So, I think the "complaining" is pretty genuine. On its face, 80 bucks and up for a Blu Ray seems a bit excessive. And it's not the norm for this industry, and hasn't been for a very long time. If it costs more than 50 US dollars, and it has less than 11 or 10 episodes on it, people generally freak out a little bit - because that's what we're used to having now. Nobody ever said that collecting anime was cheap, but, at Aniplex USA's prices, well - that puts it right out of the price range of a lot of folks. And the other thing is, a lot of these shows have pretty broad appeal; Madoka Magica was one of the biggest hits of last year. Kenshin is still huge here, too. There's certainly a healthy throng of people who adore Garden of Sinners and Fate/Zero, too. When people say things like, "I would've bought Fate/Zero, but I simply can't because it's too expensive," I do genuinely believe them.
But at the end of the day, this is all a numbers game, and Aniplex USA is just trying to play it safe - all the while, giving their fans a good reason to pay the kind of prices they do. And, they're selling out DVDs and Blu Rays. I'd say that it's working just fine.
As I stay up a bit to watch the current programs broadcasting on Adult Swim and seeing the old Toonami bumps (Circa version 3.0) really brings back a feeling of nostalgia to me. This may be nothing but an April Fools joke, but at the same time it seems like a nice nod as part of Cartoon Network's twentieth anniversary. I could go on and on about how much the Toonami block was so much a part of my childhood, and growing up with it was the introduction to anime for me.
However, as I watch, I can't help but think that Toonami would fit nicely on the Saturday night block with all the anime it shows. My question is this, do you think that bringing back Toonami on Saturday Nights only would be a good change of pace for Adult Swim? Knowing that Toonami faithfuls are likely old enough to watch Adult Swim now, do you think putting it on that block would work? Or is this simply hoping for a miracle?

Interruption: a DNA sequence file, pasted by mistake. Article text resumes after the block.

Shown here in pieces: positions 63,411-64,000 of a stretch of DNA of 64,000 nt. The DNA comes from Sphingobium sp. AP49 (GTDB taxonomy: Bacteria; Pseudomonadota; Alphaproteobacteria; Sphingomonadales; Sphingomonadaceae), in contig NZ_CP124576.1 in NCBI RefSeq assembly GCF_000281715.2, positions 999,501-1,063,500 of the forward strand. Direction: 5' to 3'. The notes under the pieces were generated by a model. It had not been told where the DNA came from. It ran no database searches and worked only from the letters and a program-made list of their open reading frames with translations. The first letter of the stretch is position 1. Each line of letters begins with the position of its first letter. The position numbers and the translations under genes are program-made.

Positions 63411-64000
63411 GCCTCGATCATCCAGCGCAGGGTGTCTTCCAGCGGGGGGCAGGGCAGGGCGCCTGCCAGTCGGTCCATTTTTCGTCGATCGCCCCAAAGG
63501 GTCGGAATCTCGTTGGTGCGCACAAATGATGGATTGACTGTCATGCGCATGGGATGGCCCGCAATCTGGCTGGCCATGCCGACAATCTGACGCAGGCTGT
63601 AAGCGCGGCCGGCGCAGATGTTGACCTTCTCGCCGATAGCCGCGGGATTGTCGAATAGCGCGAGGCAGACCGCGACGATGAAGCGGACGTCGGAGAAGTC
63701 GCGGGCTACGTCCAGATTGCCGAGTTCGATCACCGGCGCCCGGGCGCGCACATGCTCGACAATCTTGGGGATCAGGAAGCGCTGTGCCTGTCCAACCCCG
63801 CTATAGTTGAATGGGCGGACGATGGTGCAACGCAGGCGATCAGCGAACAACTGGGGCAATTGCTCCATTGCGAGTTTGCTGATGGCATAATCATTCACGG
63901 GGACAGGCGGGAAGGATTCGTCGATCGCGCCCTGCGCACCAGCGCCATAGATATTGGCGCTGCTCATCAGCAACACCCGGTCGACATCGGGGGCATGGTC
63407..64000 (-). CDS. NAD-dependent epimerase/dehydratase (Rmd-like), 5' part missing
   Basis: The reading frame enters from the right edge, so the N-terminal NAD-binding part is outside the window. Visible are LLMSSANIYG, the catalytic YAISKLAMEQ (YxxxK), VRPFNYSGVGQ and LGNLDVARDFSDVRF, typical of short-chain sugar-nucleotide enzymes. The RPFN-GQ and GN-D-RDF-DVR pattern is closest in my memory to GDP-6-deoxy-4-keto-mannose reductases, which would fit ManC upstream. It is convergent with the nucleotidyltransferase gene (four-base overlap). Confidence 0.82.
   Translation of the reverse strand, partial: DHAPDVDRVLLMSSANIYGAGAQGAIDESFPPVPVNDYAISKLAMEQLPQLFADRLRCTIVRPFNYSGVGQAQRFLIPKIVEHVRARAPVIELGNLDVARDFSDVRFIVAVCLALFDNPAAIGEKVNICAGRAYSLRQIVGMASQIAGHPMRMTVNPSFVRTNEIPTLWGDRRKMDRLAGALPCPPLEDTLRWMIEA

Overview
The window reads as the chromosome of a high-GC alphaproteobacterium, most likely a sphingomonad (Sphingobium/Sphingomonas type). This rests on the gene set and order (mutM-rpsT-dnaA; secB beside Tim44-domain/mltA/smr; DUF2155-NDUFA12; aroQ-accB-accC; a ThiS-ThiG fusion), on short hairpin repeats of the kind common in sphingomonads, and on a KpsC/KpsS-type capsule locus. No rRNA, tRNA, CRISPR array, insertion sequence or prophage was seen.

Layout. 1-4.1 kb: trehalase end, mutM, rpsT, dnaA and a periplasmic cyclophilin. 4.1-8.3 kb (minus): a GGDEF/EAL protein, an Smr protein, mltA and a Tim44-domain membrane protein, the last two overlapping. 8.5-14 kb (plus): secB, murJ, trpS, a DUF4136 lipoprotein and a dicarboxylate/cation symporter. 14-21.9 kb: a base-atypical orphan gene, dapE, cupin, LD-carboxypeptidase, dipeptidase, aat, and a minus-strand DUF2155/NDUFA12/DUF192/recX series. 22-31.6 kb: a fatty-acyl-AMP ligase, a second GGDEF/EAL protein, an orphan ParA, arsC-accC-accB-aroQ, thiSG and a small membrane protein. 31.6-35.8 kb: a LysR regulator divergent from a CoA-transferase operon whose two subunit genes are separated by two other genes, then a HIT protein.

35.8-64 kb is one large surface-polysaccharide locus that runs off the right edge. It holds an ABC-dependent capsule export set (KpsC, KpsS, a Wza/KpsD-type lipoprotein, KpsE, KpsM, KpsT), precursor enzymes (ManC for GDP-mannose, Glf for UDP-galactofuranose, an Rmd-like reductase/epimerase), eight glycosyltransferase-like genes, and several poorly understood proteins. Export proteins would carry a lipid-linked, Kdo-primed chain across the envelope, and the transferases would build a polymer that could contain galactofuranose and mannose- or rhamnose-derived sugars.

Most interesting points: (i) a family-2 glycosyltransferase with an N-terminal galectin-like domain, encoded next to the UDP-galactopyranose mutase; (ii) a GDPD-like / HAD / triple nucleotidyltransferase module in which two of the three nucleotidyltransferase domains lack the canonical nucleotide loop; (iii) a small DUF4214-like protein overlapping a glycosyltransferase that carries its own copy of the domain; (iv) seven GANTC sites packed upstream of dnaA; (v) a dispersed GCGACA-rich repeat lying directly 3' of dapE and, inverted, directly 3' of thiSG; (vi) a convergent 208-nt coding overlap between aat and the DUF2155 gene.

I'd say it's not a miracle whatsoever - Adult Swim themselves have been on Twitter actively promoting it. And with good reason, too - I was up all night, along with many others, tweeting and chatting and generally going nuts. I know when I saw "Ryoko" as a trending topic, a nerve was definitely struck.
Now, you may ask yourself, "why didn't Brian cover this question last week?" The answer is simple - I wanted to wait until the ratings came in! And they just did! And they were - not bad. Not great, but, not bad. On the whole, the ratings are slightly-better-than-average for their Saturday nights of anime - and what's encouraging about that is that the "viewer attrition" was pretty slight, even towards the end of the night. Usually, you can expect the viewership to drop by increasing percentages throughout the night as it gets later - meanwhile, even Yū Yū Hakusho, which aired at something like 4 in the morning, managed to pull in around 700,000 viewers, which isn't a terrible drop of eyeballs from Dragon Ball Z's high of nearly 1 million viewers. That's certainly much better than the 400,000 who tuned in to a rerun of InuYasha the previous week.
Of course, those numbers are just rough estimates, and more importantly, they're total viewers. For Adult Swim, the important thing is always demographics. Specifically, that luscious and juicy 18-34 male demo. I have no idea what the actual demographic breakdown is, but either way, the numbers were encouraging enough to make Adult Swim at least ask people on Twitter to gauge interest. I think that speaks volumes, myself.
And speaking of speaking for myself, I grew up with Toonami just as much as... well, everyone else did. I remember watching subtitled episodes of Gundam Wing at my local anime club, and then running home from school to see those same episodes, dubbed, on TV. My nostalgia was delighted and pleased, just like everybody else's. I've done my tweeting to the effect of, "please bring Toonami back, I would enjoy it." Not only that, but it would help distinguish Adult Swim's anime offerings as something more than just the "Anime Part of Adult Swim," which is basically what it is right now.